Around here, you are the Man of the Year. America doesn’t have time for anything less.
You are concerned about the future of your country. You, like Sen. Marco Rubio — who has credited NR with helping him get to Washington — look around at his colleagues and protest their lack of a “sense of urgency.”
We don’t have all the time in the world to fix what’s broken.
And what’s broken is not just a mess the government has made.
You read National Review Online
because you know there is more to life than some smooth-talker — even an authentically inspiring one — with a political plan. It’s up to us
, and the choices we make in our daily lives, to get our country back on the right track. We respect the dignity of human life not only through laws, but also by what we watch and what we do and who we are. We want government to not infringe on our rights — but we also want a culture that isn’t a poison to those we love. We want the freedom to raise our children with our values, to not have to pay for things we oppose. We want an America where we do not bitterly protest the wealthy man, but aspire to get to keep a little more of our hard-earned wages, so that we can provide for our families and help our neighbor and save a little for a rainy day or a vacation.
These are tough times — in a lot of our bank accounts and in our headlines. Uncertainty, as it will in life, abounds. And it’s presidential-primary time, so emotions are high as we all try to discern who and what is best for our country. Even as well-intentioned circular firing squads are out, you’re here on National Review Online because you know it’s a home for honest opinion and analysis and reporting. Where conservatives will hash out differences while united in core conservative values that transcend any given candidate or election. It’s a place you come to be reminded of just what those values are. It’s a practical and intellectual browse. It’s relentless in consistently offering you exactly that.
This next year is an important one. Our nation is at something of a turning point. Are we going to continue to be a beacon for freedom, for justice? Or are we going to be transformed into just another secular socialist state? Man is getting lost in the state. Human dignity and freedom are getting lost to ideology. But you stand against that. You’re not an Occupy Wall Street protester, you’re a Get America Back on Track laborer. You work hard, you raise a family, you’re an informed voter. Over these next few months, you’ll click on National Review Online daily and share a Mark Steyn or Jonah Goldberg or Andy McCarthy or Ramesh Ponnuru or Rich Lowry item with friends and family and co-workers, some of whom don’t quite see the election as you do. You’ll rely on our growing reporting staff to provide the meat and potatoes that you need to build your case.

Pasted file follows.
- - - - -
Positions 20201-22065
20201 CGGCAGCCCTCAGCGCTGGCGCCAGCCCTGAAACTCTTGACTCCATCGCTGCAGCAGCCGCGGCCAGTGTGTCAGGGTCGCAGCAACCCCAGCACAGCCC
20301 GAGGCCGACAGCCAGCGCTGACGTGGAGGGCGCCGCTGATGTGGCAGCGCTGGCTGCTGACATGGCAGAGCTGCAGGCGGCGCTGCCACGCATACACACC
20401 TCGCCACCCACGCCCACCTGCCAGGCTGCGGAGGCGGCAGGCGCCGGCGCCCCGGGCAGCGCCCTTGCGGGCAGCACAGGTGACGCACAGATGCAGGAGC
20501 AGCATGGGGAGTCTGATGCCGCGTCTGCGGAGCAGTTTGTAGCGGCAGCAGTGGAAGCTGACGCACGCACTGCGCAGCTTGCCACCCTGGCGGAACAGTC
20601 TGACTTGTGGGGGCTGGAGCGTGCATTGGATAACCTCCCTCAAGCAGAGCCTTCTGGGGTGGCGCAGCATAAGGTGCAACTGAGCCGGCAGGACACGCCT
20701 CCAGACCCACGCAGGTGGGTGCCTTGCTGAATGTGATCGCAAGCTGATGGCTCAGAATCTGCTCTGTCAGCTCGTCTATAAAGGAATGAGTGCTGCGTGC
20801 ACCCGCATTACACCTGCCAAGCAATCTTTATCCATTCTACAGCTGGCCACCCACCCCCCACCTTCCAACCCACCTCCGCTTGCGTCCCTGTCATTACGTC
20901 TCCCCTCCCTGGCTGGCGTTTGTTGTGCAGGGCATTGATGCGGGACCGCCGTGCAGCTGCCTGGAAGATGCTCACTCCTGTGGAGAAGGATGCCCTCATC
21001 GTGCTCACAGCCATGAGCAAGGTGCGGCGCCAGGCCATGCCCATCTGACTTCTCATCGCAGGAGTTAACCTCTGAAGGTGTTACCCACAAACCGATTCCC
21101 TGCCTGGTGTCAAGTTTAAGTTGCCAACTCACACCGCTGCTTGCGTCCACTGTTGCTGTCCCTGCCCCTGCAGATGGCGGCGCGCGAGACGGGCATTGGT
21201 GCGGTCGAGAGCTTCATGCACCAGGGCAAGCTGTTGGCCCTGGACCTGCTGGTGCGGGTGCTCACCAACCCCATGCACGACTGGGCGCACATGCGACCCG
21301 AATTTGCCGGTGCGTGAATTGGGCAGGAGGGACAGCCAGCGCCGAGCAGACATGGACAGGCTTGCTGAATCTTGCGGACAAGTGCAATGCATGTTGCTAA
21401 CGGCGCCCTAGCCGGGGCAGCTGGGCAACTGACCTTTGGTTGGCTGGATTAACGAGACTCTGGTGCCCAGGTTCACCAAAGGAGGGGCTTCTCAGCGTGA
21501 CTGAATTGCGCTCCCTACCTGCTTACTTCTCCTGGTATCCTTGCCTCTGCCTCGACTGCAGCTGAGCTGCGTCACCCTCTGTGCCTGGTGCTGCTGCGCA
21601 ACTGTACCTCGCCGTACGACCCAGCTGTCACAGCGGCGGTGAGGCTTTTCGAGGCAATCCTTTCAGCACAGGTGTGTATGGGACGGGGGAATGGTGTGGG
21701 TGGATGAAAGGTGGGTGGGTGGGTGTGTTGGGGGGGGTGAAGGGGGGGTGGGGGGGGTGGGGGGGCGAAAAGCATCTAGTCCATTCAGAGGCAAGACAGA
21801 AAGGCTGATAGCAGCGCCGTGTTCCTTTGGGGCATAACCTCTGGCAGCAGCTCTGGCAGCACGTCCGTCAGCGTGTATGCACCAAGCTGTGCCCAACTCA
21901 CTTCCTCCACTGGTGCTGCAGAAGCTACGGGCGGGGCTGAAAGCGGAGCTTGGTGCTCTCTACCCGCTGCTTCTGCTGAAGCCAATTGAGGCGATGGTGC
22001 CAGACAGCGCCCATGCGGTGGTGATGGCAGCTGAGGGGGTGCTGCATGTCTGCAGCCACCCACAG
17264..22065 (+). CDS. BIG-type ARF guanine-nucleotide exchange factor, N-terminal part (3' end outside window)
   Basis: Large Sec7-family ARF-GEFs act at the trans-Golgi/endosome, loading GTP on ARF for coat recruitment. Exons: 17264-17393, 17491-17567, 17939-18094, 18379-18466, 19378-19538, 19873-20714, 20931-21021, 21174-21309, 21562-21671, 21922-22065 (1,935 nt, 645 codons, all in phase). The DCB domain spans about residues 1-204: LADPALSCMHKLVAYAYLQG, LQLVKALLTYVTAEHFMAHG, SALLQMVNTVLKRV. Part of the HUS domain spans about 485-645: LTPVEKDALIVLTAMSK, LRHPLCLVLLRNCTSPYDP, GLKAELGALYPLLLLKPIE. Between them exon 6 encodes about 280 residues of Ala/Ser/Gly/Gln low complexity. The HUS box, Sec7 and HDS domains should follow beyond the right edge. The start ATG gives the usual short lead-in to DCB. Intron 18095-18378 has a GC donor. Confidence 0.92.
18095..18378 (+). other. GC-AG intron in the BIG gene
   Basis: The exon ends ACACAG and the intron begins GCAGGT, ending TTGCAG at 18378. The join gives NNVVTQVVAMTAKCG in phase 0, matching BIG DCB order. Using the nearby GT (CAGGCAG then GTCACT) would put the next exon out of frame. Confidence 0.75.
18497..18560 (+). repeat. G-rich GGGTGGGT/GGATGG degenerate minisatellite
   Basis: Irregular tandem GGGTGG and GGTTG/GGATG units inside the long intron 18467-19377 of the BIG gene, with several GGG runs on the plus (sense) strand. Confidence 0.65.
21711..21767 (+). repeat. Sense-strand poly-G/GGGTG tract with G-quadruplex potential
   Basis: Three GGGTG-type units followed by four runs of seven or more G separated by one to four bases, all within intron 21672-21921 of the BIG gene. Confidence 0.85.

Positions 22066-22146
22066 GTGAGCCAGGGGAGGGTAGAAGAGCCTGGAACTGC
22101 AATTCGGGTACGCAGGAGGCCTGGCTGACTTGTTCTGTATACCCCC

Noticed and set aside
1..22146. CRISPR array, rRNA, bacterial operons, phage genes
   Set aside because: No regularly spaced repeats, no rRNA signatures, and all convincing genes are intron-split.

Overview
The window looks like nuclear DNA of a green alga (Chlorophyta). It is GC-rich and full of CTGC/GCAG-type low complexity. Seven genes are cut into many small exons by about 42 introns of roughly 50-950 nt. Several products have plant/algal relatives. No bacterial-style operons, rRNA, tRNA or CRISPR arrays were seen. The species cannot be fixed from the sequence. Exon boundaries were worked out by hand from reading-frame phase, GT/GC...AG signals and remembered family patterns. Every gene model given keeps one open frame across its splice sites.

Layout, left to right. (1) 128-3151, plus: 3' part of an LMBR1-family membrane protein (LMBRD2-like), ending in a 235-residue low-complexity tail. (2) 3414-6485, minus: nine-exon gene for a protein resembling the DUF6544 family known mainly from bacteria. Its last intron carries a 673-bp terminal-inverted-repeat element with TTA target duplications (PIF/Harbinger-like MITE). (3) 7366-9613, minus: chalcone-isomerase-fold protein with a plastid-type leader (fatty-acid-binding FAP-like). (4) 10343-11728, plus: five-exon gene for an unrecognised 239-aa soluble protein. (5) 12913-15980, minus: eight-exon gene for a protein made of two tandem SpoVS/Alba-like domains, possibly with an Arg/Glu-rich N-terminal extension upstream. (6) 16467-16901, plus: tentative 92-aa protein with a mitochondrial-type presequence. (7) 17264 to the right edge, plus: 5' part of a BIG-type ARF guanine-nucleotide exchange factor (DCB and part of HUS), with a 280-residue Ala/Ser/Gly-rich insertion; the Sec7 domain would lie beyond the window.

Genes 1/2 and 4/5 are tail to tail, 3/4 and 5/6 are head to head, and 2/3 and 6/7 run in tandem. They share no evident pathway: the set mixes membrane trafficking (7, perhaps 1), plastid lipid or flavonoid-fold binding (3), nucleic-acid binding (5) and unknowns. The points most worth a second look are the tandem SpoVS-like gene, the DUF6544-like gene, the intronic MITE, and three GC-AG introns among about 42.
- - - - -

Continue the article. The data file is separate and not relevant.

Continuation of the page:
We rely on you to make that content possible. Before you spend your final Christmas dollar on that LED Snoopy at Target, consider sending us a small investment in the future — and getting our bills paid. Simply having a website costs money, even with a stable of experts who will respond to my requests for analysis at a moment’s notice for free, day after day, year after year. Getting Bob Costa to Iowa over New Year’s costs a few dollars, after all. And New Hampshire and South Carolina and two conventions are coming as well. On the ground, we can highlight what others won’t. We can help paint the full picture, in compelling colors. And we’ll make sure that those campaigning for House and Senate service don’t get lost in the national focus.
Thanks for your support for National Review Online. Click here to donate to our final 2011 fundraising drive. National Review relies on your support; it always has. And now more than ever, with more content and more expenses, even in our frugality.
Once again, here is the contribution link. If you’d rather use the postal service, the address is:
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Thanks again. And even though we have comments now, we still take e-mails. Send your wish lists to me anytime at [email protected] and I’ll share your ideas as we move forward.
I pray you and yours have a Merry Christmas and peaceful 2012 . . . or as peaceful as it can be in a presidential election year. We’ll be seeing a lot more of each other here, and, we hope, celebrating the opportunity to really get something good done in Washington come November.
— Kathryn Jean Lopez is editor-at-large of National Review Online.